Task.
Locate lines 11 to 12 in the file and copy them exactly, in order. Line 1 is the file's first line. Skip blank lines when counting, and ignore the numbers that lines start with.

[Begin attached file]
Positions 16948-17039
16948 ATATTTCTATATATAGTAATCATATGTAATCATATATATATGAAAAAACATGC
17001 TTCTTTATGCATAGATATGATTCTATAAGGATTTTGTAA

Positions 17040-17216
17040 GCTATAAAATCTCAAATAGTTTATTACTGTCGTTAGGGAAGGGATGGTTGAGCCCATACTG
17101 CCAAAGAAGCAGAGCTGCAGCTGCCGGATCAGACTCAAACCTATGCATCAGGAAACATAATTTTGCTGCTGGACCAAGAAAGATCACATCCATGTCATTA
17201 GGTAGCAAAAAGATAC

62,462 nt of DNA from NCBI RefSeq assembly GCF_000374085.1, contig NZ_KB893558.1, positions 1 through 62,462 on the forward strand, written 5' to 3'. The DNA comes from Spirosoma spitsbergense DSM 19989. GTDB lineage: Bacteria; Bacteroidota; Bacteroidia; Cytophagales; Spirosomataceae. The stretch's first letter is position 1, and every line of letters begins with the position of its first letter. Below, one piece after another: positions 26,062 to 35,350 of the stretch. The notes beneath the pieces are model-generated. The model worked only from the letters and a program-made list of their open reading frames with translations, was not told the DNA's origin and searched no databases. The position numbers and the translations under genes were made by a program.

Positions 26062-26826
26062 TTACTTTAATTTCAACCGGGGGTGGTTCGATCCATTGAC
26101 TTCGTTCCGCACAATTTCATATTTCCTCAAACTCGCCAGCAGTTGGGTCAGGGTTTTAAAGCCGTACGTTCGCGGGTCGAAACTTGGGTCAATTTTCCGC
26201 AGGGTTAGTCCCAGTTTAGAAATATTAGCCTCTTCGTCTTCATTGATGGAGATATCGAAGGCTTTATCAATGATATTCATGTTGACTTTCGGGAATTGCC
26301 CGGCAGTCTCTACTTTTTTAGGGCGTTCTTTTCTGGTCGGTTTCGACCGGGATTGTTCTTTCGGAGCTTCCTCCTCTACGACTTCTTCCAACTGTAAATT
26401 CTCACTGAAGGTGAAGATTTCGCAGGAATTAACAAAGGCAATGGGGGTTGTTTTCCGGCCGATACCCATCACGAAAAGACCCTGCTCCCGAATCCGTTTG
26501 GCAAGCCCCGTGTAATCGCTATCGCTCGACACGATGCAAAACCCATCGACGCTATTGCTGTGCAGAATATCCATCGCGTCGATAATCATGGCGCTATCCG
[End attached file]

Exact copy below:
26101 TTCGTTCCGCACAATTTCATATTTCCTCAAACTCGCCAGCAGTTGGGTCAGGGTTTTAAAGCCGTACGTTCGCGGGTCGAAACTTGGGTCAATTTTCCGC
26201 AGGGTTAGTCCCAGTTTAGAAATATTAGCCTCTTCGTCTTCATTGATGGAGATATCGAAGGCTTTATCAATGATATTCATGTTGACTTTCGGGAATTGCC